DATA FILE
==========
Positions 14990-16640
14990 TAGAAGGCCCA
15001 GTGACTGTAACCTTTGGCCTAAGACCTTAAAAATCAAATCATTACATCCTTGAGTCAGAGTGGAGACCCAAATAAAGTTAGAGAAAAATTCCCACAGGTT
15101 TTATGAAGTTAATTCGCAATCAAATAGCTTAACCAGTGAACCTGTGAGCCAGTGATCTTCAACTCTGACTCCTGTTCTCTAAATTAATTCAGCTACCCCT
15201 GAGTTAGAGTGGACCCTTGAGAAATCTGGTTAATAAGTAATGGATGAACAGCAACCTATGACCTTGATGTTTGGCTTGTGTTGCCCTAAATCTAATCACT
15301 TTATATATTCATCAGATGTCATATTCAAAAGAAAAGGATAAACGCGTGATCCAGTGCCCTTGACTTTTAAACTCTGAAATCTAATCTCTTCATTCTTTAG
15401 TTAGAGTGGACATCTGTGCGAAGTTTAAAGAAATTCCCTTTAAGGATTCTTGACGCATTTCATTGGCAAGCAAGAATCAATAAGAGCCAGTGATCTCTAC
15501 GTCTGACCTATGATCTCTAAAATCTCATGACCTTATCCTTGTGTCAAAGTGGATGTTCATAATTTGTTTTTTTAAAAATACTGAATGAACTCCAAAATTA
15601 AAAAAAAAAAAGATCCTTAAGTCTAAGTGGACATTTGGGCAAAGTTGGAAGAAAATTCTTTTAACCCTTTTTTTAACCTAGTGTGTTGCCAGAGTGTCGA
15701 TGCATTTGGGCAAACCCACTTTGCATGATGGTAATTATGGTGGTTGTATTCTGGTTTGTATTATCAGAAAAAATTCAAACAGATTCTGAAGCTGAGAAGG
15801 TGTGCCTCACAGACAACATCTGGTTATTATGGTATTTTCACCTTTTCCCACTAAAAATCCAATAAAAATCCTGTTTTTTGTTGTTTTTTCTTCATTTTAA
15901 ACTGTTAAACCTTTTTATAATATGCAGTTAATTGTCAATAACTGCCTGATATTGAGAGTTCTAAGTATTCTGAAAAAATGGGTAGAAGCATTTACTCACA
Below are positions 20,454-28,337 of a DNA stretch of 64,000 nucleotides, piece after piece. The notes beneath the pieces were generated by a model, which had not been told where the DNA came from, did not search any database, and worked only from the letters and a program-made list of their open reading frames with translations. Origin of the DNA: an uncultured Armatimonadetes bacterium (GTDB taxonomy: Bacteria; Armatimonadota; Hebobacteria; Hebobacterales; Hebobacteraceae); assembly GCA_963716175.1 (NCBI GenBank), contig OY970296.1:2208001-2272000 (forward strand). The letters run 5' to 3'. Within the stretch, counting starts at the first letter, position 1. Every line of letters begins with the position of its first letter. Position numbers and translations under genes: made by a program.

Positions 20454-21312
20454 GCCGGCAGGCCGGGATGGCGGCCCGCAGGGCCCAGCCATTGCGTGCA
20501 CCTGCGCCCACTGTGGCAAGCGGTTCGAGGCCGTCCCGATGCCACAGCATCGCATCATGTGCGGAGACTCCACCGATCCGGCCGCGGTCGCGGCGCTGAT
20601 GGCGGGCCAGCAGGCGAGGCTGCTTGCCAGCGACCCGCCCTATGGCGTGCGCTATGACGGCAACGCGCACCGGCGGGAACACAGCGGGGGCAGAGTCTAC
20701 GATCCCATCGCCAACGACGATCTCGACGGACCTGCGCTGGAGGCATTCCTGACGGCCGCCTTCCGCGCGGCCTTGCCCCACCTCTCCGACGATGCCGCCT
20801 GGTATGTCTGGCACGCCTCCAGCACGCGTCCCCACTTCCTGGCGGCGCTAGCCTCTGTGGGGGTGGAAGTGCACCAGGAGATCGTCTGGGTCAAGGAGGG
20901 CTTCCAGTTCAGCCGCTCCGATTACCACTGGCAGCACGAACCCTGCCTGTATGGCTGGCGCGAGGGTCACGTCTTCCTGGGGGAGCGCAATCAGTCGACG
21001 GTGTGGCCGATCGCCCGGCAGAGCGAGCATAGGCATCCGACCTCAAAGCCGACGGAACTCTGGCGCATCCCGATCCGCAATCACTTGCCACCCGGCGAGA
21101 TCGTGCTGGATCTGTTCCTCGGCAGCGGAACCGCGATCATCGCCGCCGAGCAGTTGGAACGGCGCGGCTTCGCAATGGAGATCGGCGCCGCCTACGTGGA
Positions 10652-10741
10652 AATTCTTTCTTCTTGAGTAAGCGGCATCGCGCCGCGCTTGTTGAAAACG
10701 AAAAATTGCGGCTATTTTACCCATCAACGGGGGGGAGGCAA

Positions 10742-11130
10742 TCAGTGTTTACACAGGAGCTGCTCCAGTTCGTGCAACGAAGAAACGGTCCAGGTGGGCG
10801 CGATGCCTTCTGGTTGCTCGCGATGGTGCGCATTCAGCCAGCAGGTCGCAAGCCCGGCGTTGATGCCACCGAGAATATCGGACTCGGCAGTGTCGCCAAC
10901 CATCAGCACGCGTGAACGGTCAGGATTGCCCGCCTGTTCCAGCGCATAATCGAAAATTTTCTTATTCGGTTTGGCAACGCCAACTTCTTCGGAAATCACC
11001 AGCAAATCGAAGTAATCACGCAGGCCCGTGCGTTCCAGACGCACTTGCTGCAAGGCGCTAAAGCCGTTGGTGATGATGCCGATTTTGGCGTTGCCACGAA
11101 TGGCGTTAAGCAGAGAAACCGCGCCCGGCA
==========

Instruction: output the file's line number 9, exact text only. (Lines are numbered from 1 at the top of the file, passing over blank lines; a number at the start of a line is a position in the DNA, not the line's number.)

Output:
15601 AAAAAAAAAAAGATCCTTAAGTCTAAGTGGACATTTGGGCAAAGTTGGAAGAAAATTCTTTTAACCCTTTTTTTAACCTAGTGTGTTGCCAGAGTGTCGA